The current approach to measles vaccination is working, including the part where people are allowed to refuse. The simple fact is that people want safe and effective vaccines. There is no coercion required. Greater than 95% of our state’s population will happily and willingly choose any vaccine that is safe, effective, and offers a genuine health benefit. That is plenty to achieve herd immunity against measles...because the vaccine has a very high efficacy rate and longevity of protection.

Which brings us to pertussis.  If herd immunity is working well for measles, why do we have epidemics of pertussis?  After all, the vaccination rates are fairly similar.

The unfortunate reality is, the measles vaccine has an efficacy rate of over 98% and offers lifelong immunity.  The pertussis vaccine has an efficacy rate of only 60-70% and wears off in 3-5 years.  Because of these differences in the vaccine, we have achieved herd immunity for measles.  We have not achieved herd immunity for pertussis...and we will never do so with the current vaccine. 

Medical choice doesn’t endanger public safety.  In truth, medical choice protects us all.  When a safe, effective, appropriate vaccine is available, most parents choose it for themselves and their children.  If significant percentages of people are refusing a vaccine, there's a reason. Perhaps the vaccine isn't very effective. Perhaps the complication rate is too high. Perhaps the rising rates of allergies have made certain vaccines contraindicated for too many people.

The important concept here is that when we accept a poor vaccine, vaccine manufacturers have no financial incentive to improve it. If everyone finds it acceptable, why should they waste their money making it better? When large numbers of people start refusing a vaccine, there's suddenly a profit motive to put forth better research and offer a better vaccine.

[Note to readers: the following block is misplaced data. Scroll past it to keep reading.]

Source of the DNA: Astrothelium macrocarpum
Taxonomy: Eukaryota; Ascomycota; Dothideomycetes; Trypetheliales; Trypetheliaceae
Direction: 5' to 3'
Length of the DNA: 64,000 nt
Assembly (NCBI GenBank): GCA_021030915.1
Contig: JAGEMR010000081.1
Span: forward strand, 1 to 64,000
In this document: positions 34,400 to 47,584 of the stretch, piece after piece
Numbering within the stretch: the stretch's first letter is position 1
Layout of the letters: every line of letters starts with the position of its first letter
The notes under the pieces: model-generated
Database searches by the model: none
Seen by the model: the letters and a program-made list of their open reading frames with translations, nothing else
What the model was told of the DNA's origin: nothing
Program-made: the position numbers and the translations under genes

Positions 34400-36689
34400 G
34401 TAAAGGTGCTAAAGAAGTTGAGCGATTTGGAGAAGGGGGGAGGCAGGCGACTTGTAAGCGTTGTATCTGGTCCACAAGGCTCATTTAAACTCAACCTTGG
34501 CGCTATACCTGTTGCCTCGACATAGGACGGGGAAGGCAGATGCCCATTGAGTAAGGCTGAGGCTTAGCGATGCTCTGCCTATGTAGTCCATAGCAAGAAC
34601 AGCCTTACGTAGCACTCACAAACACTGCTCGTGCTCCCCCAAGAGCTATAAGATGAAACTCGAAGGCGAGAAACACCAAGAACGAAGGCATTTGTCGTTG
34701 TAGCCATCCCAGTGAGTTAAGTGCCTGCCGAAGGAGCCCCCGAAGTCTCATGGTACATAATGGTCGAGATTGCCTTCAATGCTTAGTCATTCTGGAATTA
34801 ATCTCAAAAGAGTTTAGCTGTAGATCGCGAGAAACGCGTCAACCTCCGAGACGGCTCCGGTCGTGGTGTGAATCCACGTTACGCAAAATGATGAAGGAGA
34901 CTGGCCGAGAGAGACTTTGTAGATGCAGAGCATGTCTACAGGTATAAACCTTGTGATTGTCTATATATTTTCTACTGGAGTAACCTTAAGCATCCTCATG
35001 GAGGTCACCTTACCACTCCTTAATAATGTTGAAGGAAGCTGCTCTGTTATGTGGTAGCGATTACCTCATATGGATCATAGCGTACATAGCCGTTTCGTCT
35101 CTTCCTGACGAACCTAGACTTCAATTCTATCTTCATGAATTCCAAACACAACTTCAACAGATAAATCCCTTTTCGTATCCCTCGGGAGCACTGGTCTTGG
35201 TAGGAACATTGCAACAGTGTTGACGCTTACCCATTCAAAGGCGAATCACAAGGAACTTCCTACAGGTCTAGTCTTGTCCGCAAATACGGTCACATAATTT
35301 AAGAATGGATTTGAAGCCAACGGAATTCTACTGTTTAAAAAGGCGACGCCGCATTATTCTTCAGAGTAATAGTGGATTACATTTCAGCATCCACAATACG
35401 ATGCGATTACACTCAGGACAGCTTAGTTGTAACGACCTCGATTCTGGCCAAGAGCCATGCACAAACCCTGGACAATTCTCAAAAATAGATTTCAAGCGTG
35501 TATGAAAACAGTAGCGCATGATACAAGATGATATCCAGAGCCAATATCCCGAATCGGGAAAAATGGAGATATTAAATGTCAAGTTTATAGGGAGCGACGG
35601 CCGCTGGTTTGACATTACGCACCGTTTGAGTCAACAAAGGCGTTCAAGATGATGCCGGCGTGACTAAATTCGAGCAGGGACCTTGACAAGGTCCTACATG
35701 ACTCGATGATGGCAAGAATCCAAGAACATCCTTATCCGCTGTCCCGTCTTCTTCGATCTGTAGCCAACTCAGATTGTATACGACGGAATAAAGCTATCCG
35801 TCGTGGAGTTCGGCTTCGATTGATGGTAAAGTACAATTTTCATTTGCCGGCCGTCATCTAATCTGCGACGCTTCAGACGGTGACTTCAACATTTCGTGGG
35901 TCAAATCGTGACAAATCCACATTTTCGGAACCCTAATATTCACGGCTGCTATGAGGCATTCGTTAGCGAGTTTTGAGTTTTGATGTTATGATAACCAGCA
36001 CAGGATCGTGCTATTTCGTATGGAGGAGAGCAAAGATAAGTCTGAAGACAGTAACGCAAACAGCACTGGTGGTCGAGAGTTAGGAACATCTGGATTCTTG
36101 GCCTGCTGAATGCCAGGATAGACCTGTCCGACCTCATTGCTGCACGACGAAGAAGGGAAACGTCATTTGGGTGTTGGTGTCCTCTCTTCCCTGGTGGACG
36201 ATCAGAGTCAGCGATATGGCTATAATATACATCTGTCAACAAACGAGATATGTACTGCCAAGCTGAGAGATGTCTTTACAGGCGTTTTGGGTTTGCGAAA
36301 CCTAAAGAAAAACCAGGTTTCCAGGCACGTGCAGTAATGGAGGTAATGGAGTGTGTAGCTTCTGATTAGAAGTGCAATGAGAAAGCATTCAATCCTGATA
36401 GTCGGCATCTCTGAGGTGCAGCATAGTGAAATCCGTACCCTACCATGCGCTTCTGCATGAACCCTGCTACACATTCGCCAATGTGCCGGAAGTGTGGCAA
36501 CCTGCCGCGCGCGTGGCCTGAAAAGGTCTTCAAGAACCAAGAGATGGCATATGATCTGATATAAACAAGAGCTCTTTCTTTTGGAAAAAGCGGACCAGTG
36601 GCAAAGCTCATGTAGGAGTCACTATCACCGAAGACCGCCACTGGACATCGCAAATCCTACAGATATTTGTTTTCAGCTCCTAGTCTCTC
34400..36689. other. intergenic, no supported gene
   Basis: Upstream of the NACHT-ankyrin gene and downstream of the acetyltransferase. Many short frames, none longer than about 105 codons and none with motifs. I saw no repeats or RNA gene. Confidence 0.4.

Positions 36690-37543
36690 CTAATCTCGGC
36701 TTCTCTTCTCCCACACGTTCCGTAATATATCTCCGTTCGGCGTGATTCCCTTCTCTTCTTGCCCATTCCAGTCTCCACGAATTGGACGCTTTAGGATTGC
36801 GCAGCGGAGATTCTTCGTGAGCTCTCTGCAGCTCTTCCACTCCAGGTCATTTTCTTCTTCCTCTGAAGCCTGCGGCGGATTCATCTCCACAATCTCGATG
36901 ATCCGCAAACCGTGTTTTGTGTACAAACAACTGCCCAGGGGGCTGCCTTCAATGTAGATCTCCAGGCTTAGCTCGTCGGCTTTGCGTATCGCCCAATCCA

Coercing people into vaccinating does not improve the safety or efficacy of vaccines. It doesn't make concerns go away. If anything, coercion heightens anxiety and suspicion and feeds into conspiracy theories. Name-calling just distracts from the real questions about safety and efficacy.

We deserve access to safe, effective vaccines. We deserve the right to decline vaccines that do not meet our standards for safety and efficacy. How can we work together to make that happen?

Have ideas?  Suggestions?  Please visit our blog, and share your comments.  Also, we invite all readers to review Part #3, Individual Power in Community Health Dynamics.  As we start another school year, it is important to remember the many tools available which empower us to protect our own health and the health of others.

“A Community Conversation About Health and Responsibility: Vaccines and Beyond” is an ongoing series written by two close friends with a passion for improving community cohesion and building respectful relationships in a diverse world.  This article was co-created by Karen Crisalli Winter and March Twisdale.   BLOG:   Email:

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Welcome to the conversation. Knowledge changes. People respond best when this truism is kept in mind. In community, March & Karen